Unique Information Seekers

Illustration by Jen Burgess, http://jenburgessart.com.

The desire to find information outside of traditional media is a strong motivation for science blog readers, particularly the unique information seekers. This group of science blog readers features the highest concentration of current scientists. To cater to this group, bloggers can focus on surfacing unique information based on their own research or expertise and providing lots of scientific citations and hyperlinks to sources of information to allow the reader to find the informational nuggets they are looking for.

Super Users

Illustration by Jen Burgess, http://jenburgessart.com.

The super user reads science blogs avidly, usually more than one. In addition to using science blogs heavily, this user trusts scientists more than other types of science blog readers do. They are significantly more likely to share via social media the content from a blog they read and to create their own science-related social media content.

These users are unique in their community-seeking behavior. They could be seeking community by commenting on blogs and otherwise engaging with blog authors in an attempt to gain deep insights into science or to get experience in online science writing. Want to expand the reach of your science blog? Try catering to the community-seeking motivations of your super users and provide avenues for interactive, two-way communication with them. Offer career advice and create opportunities for reader involvement—and be sure to have that share button right above or below each blog post you write.

Who, Exactly, Are Science Blogs Reaching?

The answer to that question depends on what kinds of readers bloggers are catering to. It also depends on how technical a science blogger’s content is, and whether the blogger’s approach is more journalistic and focused on popularizing science or more focused on complex scientific issues or technical and niche information.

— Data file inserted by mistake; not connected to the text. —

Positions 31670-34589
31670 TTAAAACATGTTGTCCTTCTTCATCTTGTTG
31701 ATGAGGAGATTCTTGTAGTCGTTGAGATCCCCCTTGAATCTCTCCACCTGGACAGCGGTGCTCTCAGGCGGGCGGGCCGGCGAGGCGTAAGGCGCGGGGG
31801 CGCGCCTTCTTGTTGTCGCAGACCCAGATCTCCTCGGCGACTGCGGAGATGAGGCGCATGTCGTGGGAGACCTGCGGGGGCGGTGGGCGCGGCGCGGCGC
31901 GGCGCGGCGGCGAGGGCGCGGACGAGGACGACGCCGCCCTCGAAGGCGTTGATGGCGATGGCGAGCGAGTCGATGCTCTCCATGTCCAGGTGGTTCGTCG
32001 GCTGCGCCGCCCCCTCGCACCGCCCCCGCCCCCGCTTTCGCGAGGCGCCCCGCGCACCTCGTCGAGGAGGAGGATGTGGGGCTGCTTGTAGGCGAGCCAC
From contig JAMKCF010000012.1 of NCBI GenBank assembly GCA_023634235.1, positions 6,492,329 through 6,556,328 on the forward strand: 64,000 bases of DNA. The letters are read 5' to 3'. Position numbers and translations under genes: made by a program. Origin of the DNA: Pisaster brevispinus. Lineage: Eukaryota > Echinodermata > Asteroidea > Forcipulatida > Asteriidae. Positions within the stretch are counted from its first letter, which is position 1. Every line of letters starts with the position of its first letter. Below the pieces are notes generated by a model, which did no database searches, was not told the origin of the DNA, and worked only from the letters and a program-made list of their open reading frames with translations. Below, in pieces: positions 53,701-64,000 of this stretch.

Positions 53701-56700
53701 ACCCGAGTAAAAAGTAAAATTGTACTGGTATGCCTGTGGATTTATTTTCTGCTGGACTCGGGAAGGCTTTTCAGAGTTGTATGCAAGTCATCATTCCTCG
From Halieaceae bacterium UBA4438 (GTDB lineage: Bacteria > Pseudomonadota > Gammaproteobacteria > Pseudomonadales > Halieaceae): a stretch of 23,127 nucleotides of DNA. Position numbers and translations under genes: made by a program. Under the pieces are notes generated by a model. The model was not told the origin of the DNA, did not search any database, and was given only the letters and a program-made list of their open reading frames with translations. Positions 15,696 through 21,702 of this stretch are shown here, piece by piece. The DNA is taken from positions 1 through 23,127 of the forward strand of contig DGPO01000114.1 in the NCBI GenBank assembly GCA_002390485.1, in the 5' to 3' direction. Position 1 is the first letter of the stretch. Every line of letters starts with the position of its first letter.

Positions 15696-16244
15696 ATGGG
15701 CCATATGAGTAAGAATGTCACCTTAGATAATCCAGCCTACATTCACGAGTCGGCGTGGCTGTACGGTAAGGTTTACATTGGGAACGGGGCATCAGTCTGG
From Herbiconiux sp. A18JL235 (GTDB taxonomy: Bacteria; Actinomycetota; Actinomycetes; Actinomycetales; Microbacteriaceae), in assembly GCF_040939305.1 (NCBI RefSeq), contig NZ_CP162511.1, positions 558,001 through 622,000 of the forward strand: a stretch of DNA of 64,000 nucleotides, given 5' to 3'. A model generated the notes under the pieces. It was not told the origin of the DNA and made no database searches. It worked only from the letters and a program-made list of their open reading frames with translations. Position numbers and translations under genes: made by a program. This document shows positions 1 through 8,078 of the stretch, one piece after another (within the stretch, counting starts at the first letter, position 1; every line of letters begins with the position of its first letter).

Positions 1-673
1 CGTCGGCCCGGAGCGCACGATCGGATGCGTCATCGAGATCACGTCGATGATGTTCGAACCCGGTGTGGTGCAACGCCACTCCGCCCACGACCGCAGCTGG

We have relatively little direct data on the impact of science blogs on audiences. However, in our study of science blog readers, Lance Porter and I found that users who read science blogs more often or who read a greater number of science blogs have greater levels of scientific knowledge, based on a Pew science quiz, and greater levels of trust in scientists. However, it’s interesting that an entertainment motivation to read science blogs positively predicts higher scores on that science quiz, whereas other motivations either negatively predict or don’t predict higher scores. Entertaining science blog content or a reader approach focused on entertaining content may improve recall and understanding of information across a diverse range of science domains. Entertainment users may be exposed to a broad range of scientific information they would not otherwise directly seek as a product of reading popular entertainment-focused science blogs they encounter via magazines or social media.

Take the PEW science knowledge quiz we asked science blog readers to take: http://www.pewresearch.org/quiz/science-knowledge/.

Science blogs likely have different effects among different audiences. From what we know about blog readers, they probably have more of an impact on scientific discourse and information dissemination among other scientists and among educated, savvy science media users. However, if blogs and scientists’ social media updates can reach a greater number of nonexpert users with entertaining and humanized popular science content that takes lay audience values and interests into account, this online science content may be able to exert greater influence on knowledge, trust in scientists, and informed decision making.

Science blogs might also have an overlooked impact on mentorship of young scientists and scientists in training, many of whom may fall into the "super users" category discussed above, an effect that shouldn’t be underestimated in evaluating the audiences and impact of these blogs. Young scientists may look especially to veteran scientists in social media and blog spaces for community, scientific research and communication norms, career advice, and tips on how to approach public engagement.

Bibliography

  • Gardiner, A., M. Sullivan, and A. Grand. 2018. Who Are You Writing for? Differences in Response to Blog Design Between Scientists and Nonscientists. Science Communication 40:109–123.
  • Jarreau, P. B., and L. Porter. 2018. Science in the social media age: Profiles of science blog readers. Journalism & Mass Communication Quarterly 95:142–168.
  • Saunders, M. E., et al. 2017. Bringing ecology blogging into the scientific fold: Measuring reach and impact of science community blogs. Royal Society Open Science 4:170957.
  • Yammine, S. Z., C. Liu, P. B. Jarreau, and I. R. Coe. 2018. Social media for social change in science. Science 360(6385):162–163.
  • Yeo, S. K., et al. 2017. The case of #arseniclife: Blogs and Twitter in informal peer review. Public Understanding of Science 26:937–952.